36/2016
CytoSorb in postoperative sepsis after aortic valve replacement

Dr. Andreas Baumann*, Prof. Peter K. Zahn*, Dr. Peter L. Haldenwang# *Department of Anaesthesiology, Intensive Care, Palliative Care and Pain Medicine # Department of Cardiosurgery and Thoracic Surgery BG University Hospital Bergmannsheil gGmbH

Summary:

This case study reports on a 73-year-old female patient who presented at the hospital for elective aortic valve replacement due to combined aortic valve vitium with predominant stenosis.

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Case presentation

  • Uncomplicated intraoperative course with subsequent transfer to the cardiosurgical intensive care unit and further transfer to intermediate care the next day
  • However, on the same day the patient was transferred back to ICU due to pericard tamponade followed by immediate re-thoracotomy
  • Postoperative initiation of CVVHD for fluid balance control due to oliguria and central congestion
  • Postoperative a persistent fistula of the lung developed due to preexisting emphysema with subsequent revision by mini-thoracotomy 9 days after the first thoracotomy
  • This was followed by a period of relative clinical and hemodynamic stability when the patient attempted to mobilize and began eating
  • 5 days after the lung surgery an acute abdomen developed based on an obstructive ileus (a previous condition post appendectomy from several years previously)
  • Patient had to have an emergency intubation for surgery, during which she aspirated
  • She then had an emergency laparotomy with resolution of the obstructed ileus and installation of a double-barreled transversostomy
  • Noradrenaline was required postoperatively at 2 mg/h, CRP significantly increased with 13.2 mg/dl, PCT only increased moderately at 0.4 ng/ml
  • This was followed by rapid respiratory deterioration and development of aspiration-associated pneumonia with immediate initiation of treatment in accordance with the sepsis bundle and installation of veno-venous ECMO
  • Start of calculated anti-infective therapy with Piperacillin/Tacobactam and on the following day with Levofloxacin. In the further course confirmation of Candida glabrata and Stenotrophomonas maltophilia in the tracheal secretions. As a result, extension to Cotrimoxazole (following resistogram) and due to absence of clinical improvement to Anidulafungin
  • Withdrawal of blood cultures and repeated proof of Candida glabrata in blood cultures Diagnosis: Candida glabrata sepsis
  • Because of acute renal failure and due to multiple conditions (lung surgery, long stay on the ICU, suspected aspiration pneumonia and assumed septic course) CytoSorb therapy was started simultaneously with the installation of the veno-venous ECMO (pre-emptive use)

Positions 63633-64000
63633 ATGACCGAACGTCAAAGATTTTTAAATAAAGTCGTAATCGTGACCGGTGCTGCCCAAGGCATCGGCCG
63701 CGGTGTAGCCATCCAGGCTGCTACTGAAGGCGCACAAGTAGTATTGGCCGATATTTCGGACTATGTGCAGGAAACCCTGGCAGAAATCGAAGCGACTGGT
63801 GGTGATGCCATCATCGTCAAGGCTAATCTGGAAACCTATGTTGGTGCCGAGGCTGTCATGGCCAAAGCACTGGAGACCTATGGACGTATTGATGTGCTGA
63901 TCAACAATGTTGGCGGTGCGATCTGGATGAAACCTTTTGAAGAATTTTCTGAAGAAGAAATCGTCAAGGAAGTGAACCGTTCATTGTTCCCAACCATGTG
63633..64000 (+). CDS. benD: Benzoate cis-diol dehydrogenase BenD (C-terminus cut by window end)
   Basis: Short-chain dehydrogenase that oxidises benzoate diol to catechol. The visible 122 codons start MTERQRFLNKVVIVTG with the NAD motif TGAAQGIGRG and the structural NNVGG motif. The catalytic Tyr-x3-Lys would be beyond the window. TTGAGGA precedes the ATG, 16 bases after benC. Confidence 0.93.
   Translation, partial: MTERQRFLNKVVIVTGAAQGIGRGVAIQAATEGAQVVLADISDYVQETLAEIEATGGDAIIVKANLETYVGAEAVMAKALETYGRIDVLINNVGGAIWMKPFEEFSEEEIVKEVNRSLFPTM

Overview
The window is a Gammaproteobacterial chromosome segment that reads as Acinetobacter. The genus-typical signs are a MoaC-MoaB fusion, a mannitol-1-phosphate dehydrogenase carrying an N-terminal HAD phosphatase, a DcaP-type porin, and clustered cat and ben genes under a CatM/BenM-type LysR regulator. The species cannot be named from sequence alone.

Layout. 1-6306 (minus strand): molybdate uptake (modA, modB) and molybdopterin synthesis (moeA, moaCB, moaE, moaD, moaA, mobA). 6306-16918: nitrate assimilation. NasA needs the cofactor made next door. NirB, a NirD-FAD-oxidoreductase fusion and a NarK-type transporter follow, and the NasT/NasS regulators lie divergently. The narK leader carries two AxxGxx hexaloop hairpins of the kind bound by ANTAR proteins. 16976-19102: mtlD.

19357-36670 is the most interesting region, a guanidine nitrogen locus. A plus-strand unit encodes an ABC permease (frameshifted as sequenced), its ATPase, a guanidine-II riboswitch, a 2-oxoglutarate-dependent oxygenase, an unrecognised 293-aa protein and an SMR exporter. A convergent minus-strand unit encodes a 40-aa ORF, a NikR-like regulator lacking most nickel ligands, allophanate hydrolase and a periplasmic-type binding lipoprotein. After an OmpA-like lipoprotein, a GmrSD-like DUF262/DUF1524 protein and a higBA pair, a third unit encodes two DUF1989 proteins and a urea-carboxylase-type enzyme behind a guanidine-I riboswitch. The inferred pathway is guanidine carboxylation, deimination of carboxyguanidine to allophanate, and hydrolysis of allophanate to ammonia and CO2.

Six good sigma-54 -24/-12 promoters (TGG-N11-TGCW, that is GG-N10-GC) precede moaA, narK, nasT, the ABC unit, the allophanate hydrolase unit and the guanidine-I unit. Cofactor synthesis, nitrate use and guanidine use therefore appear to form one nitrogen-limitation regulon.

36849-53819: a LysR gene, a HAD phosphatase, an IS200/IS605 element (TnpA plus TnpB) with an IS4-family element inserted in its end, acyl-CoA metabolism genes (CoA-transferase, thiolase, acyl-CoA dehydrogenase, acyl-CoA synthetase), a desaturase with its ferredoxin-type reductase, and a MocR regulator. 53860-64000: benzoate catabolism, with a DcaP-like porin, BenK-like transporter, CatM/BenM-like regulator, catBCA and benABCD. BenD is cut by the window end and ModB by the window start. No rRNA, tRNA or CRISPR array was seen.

Treatment

  • Six consecutive CytoSorb treatment sessions for 24 hours each with a total treatment time of 144 hours
  • CytoSorb was used in conjunction with citrate dialysis (Multifiltrate; Fresenius Medical Care) in CVVHD mode
  • Blood flow rate: 100-180 ml/min
  • Anticoagulation: citrate
  • CytoSorb adsorber position: pre-hemofilter

Measurements

  • Need for catecholamines
  • Inflammatory parameters (PCT, CRP)

Results

  • After the first treatment there was already a significant reduction in CRP – within 6 hours after the start of CytoSorb CRP decreased to 8.2 mg/dl, 24 hours after initiation of treatment CRP was 5.7 mg/dl. However, despite continuing the therapy over the next 5 days there was a temporary rebound to 20.7 mg/dl followed by another decrease
  • PCT remained low over the entire treatment period, however it increased greatly after discontinuation of CytoSorb therapy to levels of 5.4 ng/ml
  • Norepinephrine could be significantly reduced during the first treatment (1.1 mg/h after 6 hours, 0.6 mg/h after 15 hours) with a tendency to further declining doses. Immediately after stopping CytoSorb therapy, physicians noticed a sharp increase back to 1.1. mg/h with further continuing high levels
  • Antibiotics dosages were not adjusted under CytoSorb therapy

Patienten Follow-Up

  • No further need for revision of the abdomen
  • Transfer to a respective center for further ECMO weaning
  • Confirmation of pronounced small intestine ischemia from abdominal CT, relating to a NOMI (non-occlusive mesenteric ischemia) with preexisting mesenteric vessel stenoses
  • All further therapy modalities were withdrawn and the patient died

CONCLUSIONS

  • In this multi-morbid patient with a diagnosis of Candida glabrata sepsis with already a very high chance of mortality, the preemptive use of CytoSorb showed an acute beneficial effect
  • Despite treatment with sufficiently high doses of anidulafungin the patient showed persistently detectable Candida in her blood cultures which resulted in an immediate septic exacerbation and clinical deterioration after discontinuation of CytoSorb treatment
  • There was effective clinical stabilization and consolidation of hemodynamics and inflammatory mediators under CytoSorb
  • Application of the CytoSorb adsorber in a pre-hemofilter position was simple, safe and without problems